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disclose of abuse by therapist
January 16, 2007
8:30 pm
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moonmade
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hi,
i was wondering what people feel if a therapist, in an effort to connect with a client, reveals (without details) that s/he had been abused as a child and understands some of what a client is dealing with.
your thoughts?

January 16, 2007
8:39 pm
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Worried_Dad
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Some self-disclosure is alright for the purposes of establishing rapport.

I would feel uncomfortable with a therapist who gives too much personal info.

January 16, 2007
8:55 pm
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moonmade
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i agree. it's difficult to know where to draw lines sometimes but i feel that for some clients who give off a lot of "red flags" that letting them know that you have been through a difficult childhood with an abusive parent may be helpful. (no details.)

i feel that sometimes it's the quickest way for a client to feel confortable. what i have seen is that people who haven't been abused will say "I'm sorry" or "really?" but not indicate much interest. Others will want to ask questions or you'll just see that look of recognition and they start opening up more.
thanks for the input. anyone else?

January 16, 2007
10:12 pm
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scyllamessina
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I think it is fine as long as the therapist isn't looking for you to help him/her!

January 16, 2007
10:59 pm
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moonmade
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whoa,
that's a scary thought. hopefully, by the time a person is a therapist, h/she knows who to talk to about their own issues.

January 16, 2007
11:12 pm
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Matteo
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There is always a power diffeence between the therapist and the client and in my opinion self-disclosure is the most valuable tool to significantly diminish it. However, as was said before the therapist shouldn't be the one who seems to need help, so disclosing to the client something what client didn't disclose (yet)to the therapist, or something more difficult and intense than the client's issue is out of the question.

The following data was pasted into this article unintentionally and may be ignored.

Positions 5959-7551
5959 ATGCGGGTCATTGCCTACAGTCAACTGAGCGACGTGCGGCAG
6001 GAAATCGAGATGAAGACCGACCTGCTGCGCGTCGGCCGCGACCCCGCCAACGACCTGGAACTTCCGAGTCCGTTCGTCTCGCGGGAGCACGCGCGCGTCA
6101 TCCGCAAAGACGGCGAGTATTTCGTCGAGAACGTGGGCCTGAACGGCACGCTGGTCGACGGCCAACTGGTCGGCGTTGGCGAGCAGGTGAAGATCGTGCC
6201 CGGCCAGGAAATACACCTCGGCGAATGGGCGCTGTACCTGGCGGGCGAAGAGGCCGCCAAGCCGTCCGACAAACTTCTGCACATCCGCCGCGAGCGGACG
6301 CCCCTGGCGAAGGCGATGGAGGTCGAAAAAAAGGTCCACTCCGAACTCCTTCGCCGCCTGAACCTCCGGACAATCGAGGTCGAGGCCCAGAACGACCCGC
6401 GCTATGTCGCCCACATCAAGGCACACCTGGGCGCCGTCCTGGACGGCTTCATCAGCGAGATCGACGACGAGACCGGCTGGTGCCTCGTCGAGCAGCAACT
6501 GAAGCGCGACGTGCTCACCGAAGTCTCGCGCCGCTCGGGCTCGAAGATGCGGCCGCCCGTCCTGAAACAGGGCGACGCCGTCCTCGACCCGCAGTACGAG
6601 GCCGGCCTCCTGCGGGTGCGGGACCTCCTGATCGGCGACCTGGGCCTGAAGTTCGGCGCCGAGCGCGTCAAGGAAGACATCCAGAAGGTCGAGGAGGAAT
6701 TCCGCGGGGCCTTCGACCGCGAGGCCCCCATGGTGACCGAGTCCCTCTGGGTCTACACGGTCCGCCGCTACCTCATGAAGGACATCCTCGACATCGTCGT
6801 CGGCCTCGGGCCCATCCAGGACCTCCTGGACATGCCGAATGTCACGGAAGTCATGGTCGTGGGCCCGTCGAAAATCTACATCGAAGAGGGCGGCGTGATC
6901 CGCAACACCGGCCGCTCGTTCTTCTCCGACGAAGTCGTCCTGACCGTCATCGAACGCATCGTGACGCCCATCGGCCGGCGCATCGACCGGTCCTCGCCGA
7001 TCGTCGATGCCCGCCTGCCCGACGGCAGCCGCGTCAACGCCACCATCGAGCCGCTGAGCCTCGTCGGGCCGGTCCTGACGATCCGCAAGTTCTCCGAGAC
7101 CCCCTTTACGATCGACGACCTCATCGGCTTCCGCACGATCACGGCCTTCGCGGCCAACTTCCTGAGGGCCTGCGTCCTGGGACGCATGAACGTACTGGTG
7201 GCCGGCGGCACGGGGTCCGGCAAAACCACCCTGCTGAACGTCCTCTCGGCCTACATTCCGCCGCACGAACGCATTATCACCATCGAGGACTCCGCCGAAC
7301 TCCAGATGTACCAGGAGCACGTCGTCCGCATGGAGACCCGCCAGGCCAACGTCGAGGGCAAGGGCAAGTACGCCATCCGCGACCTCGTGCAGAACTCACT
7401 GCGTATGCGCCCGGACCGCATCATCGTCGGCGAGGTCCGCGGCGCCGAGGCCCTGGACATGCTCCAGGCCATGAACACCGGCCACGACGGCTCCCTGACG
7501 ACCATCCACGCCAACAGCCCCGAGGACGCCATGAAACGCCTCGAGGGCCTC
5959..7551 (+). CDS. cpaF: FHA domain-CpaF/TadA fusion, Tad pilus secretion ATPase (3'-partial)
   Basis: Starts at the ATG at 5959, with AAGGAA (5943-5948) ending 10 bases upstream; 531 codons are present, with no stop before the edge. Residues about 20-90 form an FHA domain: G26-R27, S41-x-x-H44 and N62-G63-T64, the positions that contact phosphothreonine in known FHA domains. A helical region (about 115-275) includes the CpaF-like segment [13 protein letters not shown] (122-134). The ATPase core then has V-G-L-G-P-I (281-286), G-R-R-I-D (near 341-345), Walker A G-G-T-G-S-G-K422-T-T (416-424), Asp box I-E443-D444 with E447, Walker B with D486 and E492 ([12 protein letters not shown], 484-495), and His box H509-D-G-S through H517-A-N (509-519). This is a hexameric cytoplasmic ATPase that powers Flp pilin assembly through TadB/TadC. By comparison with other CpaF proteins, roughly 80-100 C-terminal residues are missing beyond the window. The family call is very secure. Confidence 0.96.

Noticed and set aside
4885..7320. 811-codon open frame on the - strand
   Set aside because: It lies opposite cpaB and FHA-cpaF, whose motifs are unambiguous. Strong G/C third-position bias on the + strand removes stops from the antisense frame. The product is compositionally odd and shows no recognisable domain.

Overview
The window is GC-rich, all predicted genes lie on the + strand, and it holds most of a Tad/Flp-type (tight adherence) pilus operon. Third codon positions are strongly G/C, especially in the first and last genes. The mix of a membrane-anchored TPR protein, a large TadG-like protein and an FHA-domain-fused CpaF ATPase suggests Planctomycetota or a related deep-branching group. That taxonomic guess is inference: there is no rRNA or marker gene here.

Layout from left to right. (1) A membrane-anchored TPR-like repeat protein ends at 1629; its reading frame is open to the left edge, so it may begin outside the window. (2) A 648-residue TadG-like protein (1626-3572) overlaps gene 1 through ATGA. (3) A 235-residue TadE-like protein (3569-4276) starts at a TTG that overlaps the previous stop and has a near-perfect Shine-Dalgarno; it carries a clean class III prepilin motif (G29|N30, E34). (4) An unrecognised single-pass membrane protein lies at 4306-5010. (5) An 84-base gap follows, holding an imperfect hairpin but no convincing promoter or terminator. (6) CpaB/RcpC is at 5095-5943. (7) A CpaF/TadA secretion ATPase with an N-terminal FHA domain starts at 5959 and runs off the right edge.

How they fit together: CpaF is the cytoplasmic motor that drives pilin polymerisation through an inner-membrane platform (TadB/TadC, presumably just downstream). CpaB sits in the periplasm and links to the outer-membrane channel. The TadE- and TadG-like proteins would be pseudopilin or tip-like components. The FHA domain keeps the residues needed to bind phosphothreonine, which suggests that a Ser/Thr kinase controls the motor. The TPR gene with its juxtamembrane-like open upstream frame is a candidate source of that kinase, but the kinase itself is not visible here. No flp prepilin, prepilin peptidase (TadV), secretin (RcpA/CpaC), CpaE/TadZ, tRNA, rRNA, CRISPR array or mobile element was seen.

For example if the client says: my husband cheated and I cannot believe that he could do it to me, we had such a great relationship, and the therapist says that ahe/he can relate because was also betrayed by a spouse who appeared to be someone different than was in reality - that's great. But, if the client says that the parents were cold and unavailable and the therapist says that his/her parents were also cold and neglectful of the fact that she/he was sexually abused by an uncle - wow! I don't think so! It has to be always about the client and the client's needs, not about the therapist. Self-disclosure is about diminishing power difference in therapy, and establishing good working rapport which would benefit the client, not about bonding with the client and seeking recognition from the client who might have similar experience as the therapist does.

January 17, 2007
11:28 am
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caraway
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moonmade,

I think that it is probably the norm. Aren't most of them still trying to heal themselves anyway?

Cary

January 17, 2007
3:40 pm
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StronginHim77
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My psychologist shared some of his past with me and it helped me feel more comfortable around him. He really could relate to what I was feeling because he had lived through it, himself. So, I guess it depends upon how much is revealed and in what context, etc. As long as you feel comfortable, it's probably fine. If you have "alarm bells" going off in your heart, then there might be a problem.

- Ma Strong

January 17, 2007
4:25 pm
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revelation
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Hi, I'm a trainee therapist. There is no rules or regulations about it (at least not where I live) But, its not something a therapist would do lightly...only perhaps as the other posters said...if they felt that the client needed to hear it. But my advice would be, if you feel in any way uncomfortable about what a therapist says or with how your session is going...say it! Don't be afraid...you are the client afterall, you are the one who's paying money...you are the important one...not the therapist.

Rev.

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